I have not been impressed by Big Pharma for many years. I recall reading an article in the late 1990s that said that Big Pharma was going to be in big trouble as more and more drugs came off patent. And subsequently, as a retirement stock holding, Big Pharma supposedly was going to cease making sense.
As predicted, for the past 15 years, these companies have not done much in terms of organic EPS growth. Instead, they’ve used stock buybacks and other financial engineering to make them appear more profitable than they are.
Nevertheless, investors like Big Pharma because the companies make tons of free cash flow and pay dividends — albeit not that much on a risk-adjusted basis. I just don’t like paying a mid-teens multiple for a company with under 5% organic EPS growth paying a 3% dividend.
There’s a lot less risk and higher yields in preferred stocks.
Pfizer Inc. (NYSE:PFE) and Eli Lilly and Co. (NYSE:LLY) recently received some good news from the FDA, which permitted the companies to go to Phase 3 trials for their terminal cancer pain drug, tanezumab. The FDA had put a partial hold on the PFE and LLY drug because of concerns related to adverse events that led to joint replacement. The FDA thought a drug for chronic pain that necessitates joint replacement was unacceptable. Of course, terminal cancer patients don’t have those concerns, so the FDA let that part of the PFE and LLY trial continue.
Is this the kind of drug that can add significantly to Pfizer’s coffers? It might be, but I’m not sure it makes me feel any different about the stock.
The Bear Case for Pfizer Stock
Here are a multitude of reasons why I think buying, or even holdings, PFE stock is not a good idea:
For one, Pfizer earnings for FY15 are expected to decline from $2.26 per share to $2.09, and worse, it’s coming on a 6.2% decline on revenue. That right there is enough to scare me away from Pfizer stock. PFE’s “rebound” to $2.23 doesn’t impress me, either.
Analysts estimate five-year annualized earnings growth of just 2.17%. If you add in the 3.3% yield, a base fair value for PFE would be a mere $12, or 5.5 times earnings … yet PFE stock trades at $34.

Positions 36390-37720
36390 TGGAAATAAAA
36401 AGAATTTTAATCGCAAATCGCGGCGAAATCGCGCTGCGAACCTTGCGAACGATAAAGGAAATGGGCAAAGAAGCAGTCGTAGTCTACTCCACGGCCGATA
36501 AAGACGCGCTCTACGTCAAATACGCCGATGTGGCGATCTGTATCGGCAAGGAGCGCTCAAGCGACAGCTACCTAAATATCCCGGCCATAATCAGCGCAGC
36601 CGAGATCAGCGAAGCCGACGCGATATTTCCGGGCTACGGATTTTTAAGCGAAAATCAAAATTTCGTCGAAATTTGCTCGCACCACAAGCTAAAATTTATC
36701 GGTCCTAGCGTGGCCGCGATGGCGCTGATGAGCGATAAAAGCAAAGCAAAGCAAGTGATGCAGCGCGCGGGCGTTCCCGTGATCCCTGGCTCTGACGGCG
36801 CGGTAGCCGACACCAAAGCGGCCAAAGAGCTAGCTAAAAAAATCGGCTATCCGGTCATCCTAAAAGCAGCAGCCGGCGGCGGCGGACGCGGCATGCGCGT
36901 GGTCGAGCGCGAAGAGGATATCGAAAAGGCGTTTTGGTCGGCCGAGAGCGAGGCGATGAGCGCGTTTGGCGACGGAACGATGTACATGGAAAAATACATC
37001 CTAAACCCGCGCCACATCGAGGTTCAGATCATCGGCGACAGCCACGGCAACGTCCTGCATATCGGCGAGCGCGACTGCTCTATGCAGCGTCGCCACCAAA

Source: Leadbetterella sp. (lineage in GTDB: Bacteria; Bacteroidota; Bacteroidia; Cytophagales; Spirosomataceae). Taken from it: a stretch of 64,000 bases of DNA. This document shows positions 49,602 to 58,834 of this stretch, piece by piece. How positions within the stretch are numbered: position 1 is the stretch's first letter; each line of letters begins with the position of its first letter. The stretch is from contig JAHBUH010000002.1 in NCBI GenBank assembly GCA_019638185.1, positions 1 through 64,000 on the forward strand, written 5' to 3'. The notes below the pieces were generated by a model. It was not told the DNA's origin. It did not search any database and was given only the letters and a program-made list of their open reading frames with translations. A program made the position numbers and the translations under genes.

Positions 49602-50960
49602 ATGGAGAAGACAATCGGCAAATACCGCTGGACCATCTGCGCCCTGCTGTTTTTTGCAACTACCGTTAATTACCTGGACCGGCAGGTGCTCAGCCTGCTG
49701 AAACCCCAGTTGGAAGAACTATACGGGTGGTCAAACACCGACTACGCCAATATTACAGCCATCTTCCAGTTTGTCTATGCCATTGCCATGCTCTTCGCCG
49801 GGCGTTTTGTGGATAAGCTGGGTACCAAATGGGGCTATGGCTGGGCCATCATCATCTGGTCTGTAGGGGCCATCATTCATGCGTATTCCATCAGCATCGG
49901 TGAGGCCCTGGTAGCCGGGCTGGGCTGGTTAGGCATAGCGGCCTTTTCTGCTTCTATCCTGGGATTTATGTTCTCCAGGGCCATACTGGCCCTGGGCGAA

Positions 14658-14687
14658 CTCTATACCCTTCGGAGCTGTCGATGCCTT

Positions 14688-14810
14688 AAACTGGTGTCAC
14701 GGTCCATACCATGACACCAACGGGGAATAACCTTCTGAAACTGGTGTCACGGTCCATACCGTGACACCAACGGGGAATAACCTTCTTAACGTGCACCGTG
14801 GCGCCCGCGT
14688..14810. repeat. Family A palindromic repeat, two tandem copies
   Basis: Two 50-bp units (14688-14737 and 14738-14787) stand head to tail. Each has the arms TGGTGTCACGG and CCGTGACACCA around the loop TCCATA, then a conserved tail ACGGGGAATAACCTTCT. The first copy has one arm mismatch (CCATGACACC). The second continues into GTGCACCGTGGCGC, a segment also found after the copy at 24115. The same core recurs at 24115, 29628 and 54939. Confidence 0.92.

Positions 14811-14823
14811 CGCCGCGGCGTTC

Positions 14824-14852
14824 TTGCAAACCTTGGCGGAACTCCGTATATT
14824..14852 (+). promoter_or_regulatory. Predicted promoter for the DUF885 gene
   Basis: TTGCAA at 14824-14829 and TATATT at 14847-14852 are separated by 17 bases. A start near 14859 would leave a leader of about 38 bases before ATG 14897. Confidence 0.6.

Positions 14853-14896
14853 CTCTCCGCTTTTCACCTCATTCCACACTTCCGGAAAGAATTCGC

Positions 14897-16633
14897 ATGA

Of course, I like to make some adjustments for cash and other factors to get a more complete sense of the valuation.
Pfizer’s $17 billion in net cash and investments comes out to about $2.75 per share, bringing the effective price of PFE stock down to $31.25. All that excess cash triggers a 10% valuation bonus in my books.
Its incredible free cash flow triggers another 10% bonus. PFE has very consistent capex of $1.1 billion to $1.3 billion per year, and very consistent operating cash flow of $16.7 to $17.7 billion annually, giving it free cash flow of $15.4 billion to $16.4 billion annually.
Finally, I give another 10% bonus on valuation for PFE stock being a world-class brand name.
Add that up, and the original 5.5x fair-trade calculation is bumped up to 7x. Problem is, even if the figure was double that, Pfizer — which currently is trading at around 16 times next year’s earnings — would be overvalued.
Maybe that’s why PFE has such healthy short interest.
Pfizer is not a stock for any investor, much less a retirement stock. I say you should sell PFE if you’ve got it and stay away.
Lawrence Meyers is the CEO of PDL Capital, a specialty lender focusing on consumer finance. He is the manager of the forthcoming Liberty Portfolio, has 20 years’ worth of experience in the stock market and has written more than 1,200 articles on investing. As of this writing, he did not hold a position in any of the aforementioned securities. He can be reached at TheLibertyPortfolio@gmail.com.
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